Polish Christmas Eve Supper – Wigilia

WigiliaPolish Christmas Eve Supper – Wigilia

On Christmas Eve, December 24th, the appearance of the first star on the sky marks the beginning of one of the most beautiful evenings in the year for Poles. Families share Christmas water (opłatek) and wishes of good luck. After that, supper is served. Although the meal is reserved for the closest family, it’s customary to set an extra plate and seat for an unexpected guest, or even a vagrant.

The supper, which traditionally includes twelve dishes and desserts with most of the dishes served are cooked specifically for this special day – and only once a year, may last for a good couple of hours. It is followed by unpacking presents, which are placed under the Christmas tree – decorated with baubles, garlands and colourful lights.

“Twelve” is a symbol of richness, twelve Apostles and a representation of the twelve months of the year. During the meal, Polish people believe that everyone should taste a bit of all the twelve dishes. This gives the guest blessings for the 12 months.

The first dish often is a sour soup ~ either Borscht, a beetroot soup with uszka (tiny dumplings, meaning ‘little ears’) in it or Zupa Grzybowa, a dried forest mushroom soup.

As the 12 traditional dishes of Polish Christmas Eve aren’t exactly a hard and fast set, there are more like 30 traditional dishes which Poles will pick and choose between. Below are some of the popular or most common one:

  • Christmas Eve Carp
  • Mushroom and Cabbage Pierogi (Polish Dumpling)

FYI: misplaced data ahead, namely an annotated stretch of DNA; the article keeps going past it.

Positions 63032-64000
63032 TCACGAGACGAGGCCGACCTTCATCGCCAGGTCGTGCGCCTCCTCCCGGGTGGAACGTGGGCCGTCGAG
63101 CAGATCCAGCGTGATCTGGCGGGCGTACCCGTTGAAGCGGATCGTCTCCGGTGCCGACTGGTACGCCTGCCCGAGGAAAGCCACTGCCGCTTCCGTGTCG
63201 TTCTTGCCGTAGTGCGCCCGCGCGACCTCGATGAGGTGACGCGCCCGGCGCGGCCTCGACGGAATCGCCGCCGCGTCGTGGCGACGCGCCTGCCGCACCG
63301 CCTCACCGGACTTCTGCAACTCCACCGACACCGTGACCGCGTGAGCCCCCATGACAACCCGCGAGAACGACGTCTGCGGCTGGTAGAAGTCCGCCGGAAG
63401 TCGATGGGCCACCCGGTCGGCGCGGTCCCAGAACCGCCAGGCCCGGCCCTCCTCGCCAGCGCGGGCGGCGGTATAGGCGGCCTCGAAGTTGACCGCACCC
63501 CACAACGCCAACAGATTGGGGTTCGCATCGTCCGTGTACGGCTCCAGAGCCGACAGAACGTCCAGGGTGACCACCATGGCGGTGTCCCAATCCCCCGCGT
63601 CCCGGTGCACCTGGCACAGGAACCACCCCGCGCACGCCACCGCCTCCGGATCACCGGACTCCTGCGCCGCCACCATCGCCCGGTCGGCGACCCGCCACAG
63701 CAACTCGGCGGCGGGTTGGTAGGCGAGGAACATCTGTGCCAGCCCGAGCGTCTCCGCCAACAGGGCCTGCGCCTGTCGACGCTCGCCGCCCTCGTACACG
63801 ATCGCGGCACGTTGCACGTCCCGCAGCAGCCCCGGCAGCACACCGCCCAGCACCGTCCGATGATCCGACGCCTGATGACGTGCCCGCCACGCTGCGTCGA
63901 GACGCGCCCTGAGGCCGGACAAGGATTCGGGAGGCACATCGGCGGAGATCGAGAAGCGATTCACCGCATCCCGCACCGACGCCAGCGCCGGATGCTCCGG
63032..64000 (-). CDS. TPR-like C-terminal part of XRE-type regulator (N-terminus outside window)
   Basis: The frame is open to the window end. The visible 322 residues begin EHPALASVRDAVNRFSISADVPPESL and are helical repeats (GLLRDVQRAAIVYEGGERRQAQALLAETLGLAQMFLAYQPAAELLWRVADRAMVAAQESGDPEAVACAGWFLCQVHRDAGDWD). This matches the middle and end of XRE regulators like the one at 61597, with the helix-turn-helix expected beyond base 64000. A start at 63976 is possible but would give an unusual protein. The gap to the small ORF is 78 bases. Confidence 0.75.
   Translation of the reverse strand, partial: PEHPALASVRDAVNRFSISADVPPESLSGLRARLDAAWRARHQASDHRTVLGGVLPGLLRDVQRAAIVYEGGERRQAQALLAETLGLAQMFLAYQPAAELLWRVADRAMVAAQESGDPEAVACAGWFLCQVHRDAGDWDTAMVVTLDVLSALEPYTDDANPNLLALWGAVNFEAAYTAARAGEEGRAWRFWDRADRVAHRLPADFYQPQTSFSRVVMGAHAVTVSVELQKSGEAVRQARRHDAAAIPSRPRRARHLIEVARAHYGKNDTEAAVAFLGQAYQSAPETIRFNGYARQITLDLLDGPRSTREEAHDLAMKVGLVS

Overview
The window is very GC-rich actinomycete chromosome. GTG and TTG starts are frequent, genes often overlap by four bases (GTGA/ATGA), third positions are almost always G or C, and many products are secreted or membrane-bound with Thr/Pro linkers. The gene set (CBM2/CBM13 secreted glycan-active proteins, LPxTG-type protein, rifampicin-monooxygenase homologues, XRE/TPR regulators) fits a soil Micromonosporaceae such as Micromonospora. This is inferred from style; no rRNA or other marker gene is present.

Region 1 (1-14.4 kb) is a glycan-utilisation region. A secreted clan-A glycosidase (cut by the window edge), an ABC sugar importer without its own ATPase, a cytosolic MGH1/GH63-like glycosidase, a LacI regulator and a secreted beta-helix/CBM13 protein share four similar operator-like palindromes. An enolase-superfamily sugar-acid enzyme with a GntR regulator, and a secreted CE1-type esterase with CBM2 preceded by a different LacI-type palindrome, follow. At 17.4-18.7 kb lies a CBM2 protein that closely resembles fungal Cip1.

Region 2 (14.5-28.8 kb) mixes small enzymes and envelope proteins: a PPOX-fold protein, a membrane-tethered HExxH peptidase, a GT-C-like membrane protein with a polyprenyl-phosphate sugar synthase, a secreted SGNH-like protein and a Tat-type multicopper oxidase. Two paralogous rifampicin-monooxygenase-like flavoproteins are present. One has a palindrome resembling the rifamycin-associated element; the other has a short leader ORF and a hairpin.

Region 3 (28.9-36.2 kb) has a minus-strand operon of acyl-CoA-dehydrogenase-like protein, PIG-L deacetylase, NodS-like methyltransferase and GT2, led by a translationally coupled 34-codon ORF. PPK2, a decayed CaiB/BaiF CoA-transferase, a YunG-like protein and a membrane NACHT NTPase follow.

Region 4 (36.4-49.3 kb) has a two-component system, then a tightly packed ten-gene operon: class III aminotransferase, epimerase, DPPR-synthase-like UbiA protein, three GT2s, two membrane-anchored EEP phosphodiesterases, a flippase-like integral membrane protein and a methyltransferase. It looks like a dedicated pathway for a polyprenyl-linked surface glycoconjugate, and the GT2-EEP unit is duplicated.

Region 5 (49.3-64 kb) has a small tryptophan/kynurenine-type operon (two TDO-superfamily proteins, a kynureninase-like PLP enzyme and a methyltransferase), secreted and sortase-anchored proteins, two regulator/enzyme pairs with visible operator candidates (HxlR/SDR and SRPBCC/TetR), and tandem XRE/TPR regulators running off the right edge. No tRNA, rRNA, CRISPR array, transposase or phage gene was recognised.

• Kapusta z Groszek (Sauerkraut)
  • Gołąbki (cabbage rolls)
  • Jarzynowa Sałatka (Vegetable Salad)
  • Kutia (a mixture of cooked, unprocessed wheat grains, cooked poppy seeds, honey, dried or candied fruits soaked in a small amount of port or red wine, and various nuts and seeds)
  • Pierniki (Polish Gingerbread)
  • Makowiec (Poppy seed cake)
  • Sernik (Polish Cheesecake)
  • Challah (Plaited Jewish bread)
  • Kompot z Suszu (Dried fruit compote)
  • Christmas in PolandAnd….yes, there is no red meat in the list.

    Polish culture is a combination of religious, ancient, traditional, local and folk influences. Due to the strong religious symbolism of this Christmas Eve supper, as during lent – red meat is not consumed.

    In some families, the Christmas menu includes multicultural aspects, as Lithuanians, Bealorus, Ukrainian, Jewish, German, Polish and other minorities have lived in Poland in the past. That is why Polish Christmas is an inimitable and magical ceremony.


    Photo source: internet

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